(2)  Communication from the Commission to the European Parliament, the Council, the European Economic and Social Committee and the Committee of the Regions — ‘A European strategy for Key Enabling Technologies — A bridge to growth and jobs’, COM(2012) 341 final, 26.6.2012.

(3)  Communication from the Commission to the European Parliament, the Council, the European Economic and Social Committee and the Committee of the Regions — EU State Aid Modernisation (SAM) - COM(2012) 209 final, 8.5.2012.

(4)  Community Framework for State aid for Research and Development and Innovation (OJ C 323, 30.12.2006, p. 1).

(5)  Community guidelines on State aid for environmental protection (OJ C 82, 1.4.2008, p. 1).

(6)  Community guidelines on State aid for rescue and restructuring undertakings in difficulty (OJ C 244, 1.10.2004, p. 2). As explained in paragraph 20 of those guidelines, given that its very existence is in danger, a firm in difficulty cannot be considered an appropriate vehicle for promoting other public policy objectives until such time that its viability is assured.

(7)  See for instance Case C-156/98 Germany v Commission [2000] ECR I-6857, paragraph 78 and Case C-333/07 Régie Networks v Rhone Alpes Bourgogne [2008] ECR I-10807, paragraphs 94–116.

(8)  In the case of research and development, when two or more projects are not clearly separable from each other and, in particular when they do not have independent probabilities of technological success, they must be considered as a single project. Aid for a project that merely leads to a change in the location of the project within the European Economic Area (EEA) without changing the nature, size or scope of the project, will not be considered compatible.

(9)  Hereafter a single project and an integrated project are referred to as a ‘project’.

(10)  Communication from the Commission to the European Parliament, the Council, the European Economic and Social Committee and the Committee of the Regions — ‘A European strategy for Key Enabling Technologies — A bridge to growth and jobs’, COM(2012) 341 final, 26.6.2012.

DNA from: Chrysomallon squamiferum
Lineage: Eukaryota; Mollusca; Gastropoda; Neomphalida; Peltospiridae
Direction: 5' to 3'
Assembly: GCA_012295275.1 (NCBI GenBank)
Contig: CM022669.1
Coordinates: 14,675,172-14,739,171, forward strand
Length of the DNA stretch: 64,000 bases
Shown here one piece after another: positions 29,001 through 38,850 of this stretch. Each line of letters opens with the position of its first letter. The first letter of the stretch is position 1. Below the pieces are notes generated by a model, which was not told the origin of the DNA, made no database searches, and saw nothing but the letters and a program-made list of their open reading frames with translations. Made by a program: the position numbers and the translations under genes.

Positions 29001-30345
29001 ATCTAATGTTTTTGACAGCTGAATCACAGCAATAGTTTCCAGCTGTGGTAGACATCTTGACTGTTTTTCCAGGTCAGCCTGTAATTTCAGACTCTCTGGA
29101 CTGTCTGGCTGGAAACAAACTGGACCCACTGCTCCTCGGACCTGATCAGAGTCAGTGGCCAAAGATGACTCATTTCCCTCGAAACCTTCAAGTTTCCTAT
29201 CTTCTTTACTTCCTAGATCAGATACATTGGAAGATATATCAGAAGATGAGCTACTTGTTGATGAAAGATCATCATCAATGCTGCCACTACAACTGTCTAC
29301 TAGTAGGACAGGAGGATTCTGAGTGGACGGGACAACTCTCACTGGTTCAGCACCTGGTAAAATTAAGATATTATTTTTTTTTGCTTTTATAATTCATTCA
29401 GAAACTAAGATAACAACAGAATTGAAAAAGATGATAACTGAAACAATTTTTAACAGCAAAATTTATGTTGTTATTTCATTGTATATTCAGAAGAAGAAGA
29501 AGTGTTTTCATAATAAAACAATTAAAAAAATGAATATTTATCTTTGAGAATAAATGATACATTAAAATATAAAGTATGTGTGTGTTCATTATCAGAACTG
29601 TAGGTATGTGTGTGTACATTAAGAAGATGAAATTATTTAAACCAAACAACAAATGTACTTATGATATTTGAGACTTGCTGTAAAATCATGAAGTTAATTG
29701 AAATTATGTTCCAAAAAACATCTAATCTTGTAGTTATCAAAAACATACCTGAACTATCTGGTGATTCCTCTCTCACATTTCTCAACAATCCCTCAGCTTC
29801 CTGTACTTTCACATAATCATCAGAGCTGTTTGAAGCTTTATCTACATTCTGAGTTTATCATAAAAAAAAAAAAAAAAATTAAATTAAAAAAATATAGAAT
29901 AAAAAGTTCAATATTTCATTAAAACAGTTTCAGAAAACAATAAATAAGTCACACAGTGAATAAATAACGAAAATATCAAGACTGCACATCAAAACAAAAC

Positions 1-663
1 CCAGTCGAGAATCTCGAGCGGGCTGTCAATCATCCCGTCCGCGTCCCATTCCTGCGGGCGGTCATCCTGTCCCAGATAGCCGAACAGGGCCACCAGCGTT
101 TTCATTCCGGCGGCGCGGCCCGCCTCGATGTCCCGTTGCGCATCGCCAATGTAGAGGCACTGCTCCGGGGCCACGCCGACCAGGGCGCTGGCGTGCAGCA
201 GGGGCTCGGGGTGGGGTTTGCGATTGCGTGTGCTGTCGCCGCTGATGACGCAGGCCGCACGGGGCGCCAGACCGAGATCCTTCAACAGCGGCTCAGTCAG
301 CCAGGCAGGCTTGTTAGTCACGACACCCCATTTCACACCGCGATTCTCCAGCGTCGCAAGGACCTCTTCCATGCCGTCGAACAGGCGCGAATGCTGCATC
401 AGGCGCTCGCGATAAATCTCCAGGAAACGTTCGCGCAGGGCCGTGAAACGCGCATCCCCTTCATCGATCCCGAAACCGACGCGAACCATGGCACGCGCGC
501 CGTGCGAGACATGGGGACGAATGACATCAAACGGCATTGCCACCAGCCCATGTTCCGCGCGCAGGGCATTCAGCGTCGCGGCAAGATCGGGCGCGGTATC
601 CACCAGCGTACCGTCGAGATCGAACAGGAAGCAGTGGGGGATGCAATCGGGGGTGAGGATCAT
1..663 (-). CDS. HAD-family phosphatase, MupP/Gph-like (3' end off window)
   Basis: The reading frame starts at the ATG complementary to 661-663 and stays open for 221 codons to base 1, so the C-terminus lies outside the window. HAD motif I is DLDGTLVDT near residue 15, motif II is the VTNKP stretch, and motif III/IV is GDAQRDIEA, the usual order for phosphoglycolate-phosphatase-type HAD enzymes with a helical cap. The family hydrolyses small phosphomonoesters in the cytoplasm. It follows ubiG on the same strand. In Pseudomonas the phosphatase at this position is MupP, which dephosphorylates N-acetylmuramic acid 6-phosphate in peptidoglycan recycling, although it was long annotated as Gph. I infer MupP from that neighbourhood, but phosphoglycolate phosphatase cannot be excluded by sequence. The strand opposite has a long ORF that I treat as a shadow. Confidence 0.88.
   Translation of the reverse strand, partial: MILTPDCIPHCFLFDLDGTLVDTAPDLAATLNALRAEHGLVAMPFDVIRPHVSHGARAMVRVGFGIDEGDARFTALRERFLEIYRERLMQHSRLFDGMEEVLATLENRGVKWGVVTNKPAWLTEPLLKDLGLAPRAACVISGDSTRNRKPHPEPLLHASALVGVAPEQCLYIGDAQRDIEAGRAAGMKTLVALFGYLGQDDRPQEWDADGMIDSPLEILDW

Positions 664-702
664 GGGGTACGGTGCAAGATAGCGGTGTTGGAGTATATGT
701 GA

(11)  Communication from the Commission to the European Parliament, the Council, the European Economic and Social Committee and the Committee of the Regions — ‘Energy 2020 — A strategy for competitive, sustainable and secure energy’ — COM(2010) 639 final.

(12)  Communication from the Commission to the European Parliament, the Council, the European Economic and Social Committee and the Committee of the Regions, ‘A policy framework for climate and energy in the period from 2020 to 2030’ — COM(2014) 15 final.

(13)  Communication from the Commission to the European Parliament and the Council, ‘European Energy Security Strategy’, COM(2014) 330 final.

(14)  Communication from the Commission to the European Parliament, the Council, the European Economic and Social Committee and the Committee of the Regions — ‘Europe 2020 Flagship Initiative — Innovation Union’, COM(2010) 546 final, 6.10.2010.

(15)  Communication from the Commission to the European Parliament, the Council, the European Economic and Social Committee and the Committee of the Regions — ‘A Digital Agenda for Europe’, COM(2010) 245 final, 26.8.2010.

(16)  Communication from the Commission to the European Parliament, the Council, the European Economic and Social Committee and the Committee of the Regions — ‘A resource-efficient Europe — flagship initiative under the Europe 2020 strategy’, COM(2011) 21, 26.1.2011.

(17)  Communication from the Commission to the European Parliament, the Council, the European Economic and Social Committee and the Committee of the Regions, ‘An Integrated Industrial Policy for the Globalisation Era — Putting Competitiveness and Sustainability as the Centre Stage’, COM(2010) 614 final, 28.10.2012.

(18)  With the exception of interconnected research infrastructures and TEN-T projects that are of fundamentally transnational importance because they are part of a physically connected cross-border network or are essential to enhance cross-border traffic management or interoperability.

(19)  The mere fact that the project is carried out by undertakings in different countries, or that a research infrastructure is subsequently used by undertakings established in different Member States, is not sufficient for a project to qualify as an IPCEI. The Court has upheld the Commission’s policy to consider that a project may be described as being of common European interest for the purposes of Article 107(3)(b) when it forms part of a transnational European programme supported jointly by a number of governments of the Member States, or arises from concerted action by a number of Member States to combat a common threat. Joined Cases C-62/87 and 72/87 Exécutif regional wallon and SA Glaverbel v Commission [1988] ECR 1573, paragraph 22.

(20)  Communication from the Commission to the European Parliament, the Council, the European Economic and Social Committee and the Committee of the Regions, Roadmap to a Resource Efficient Europe, COM(2011) 571 final of 20.9.2011.

(21)  For instance, the European Council Conclusions of 23 May 2013 confirmed the need to phase out environmentally or economically harmful subsidies, including for fossil fuels, to facilitate investments in new and intelligent energy infrastructure.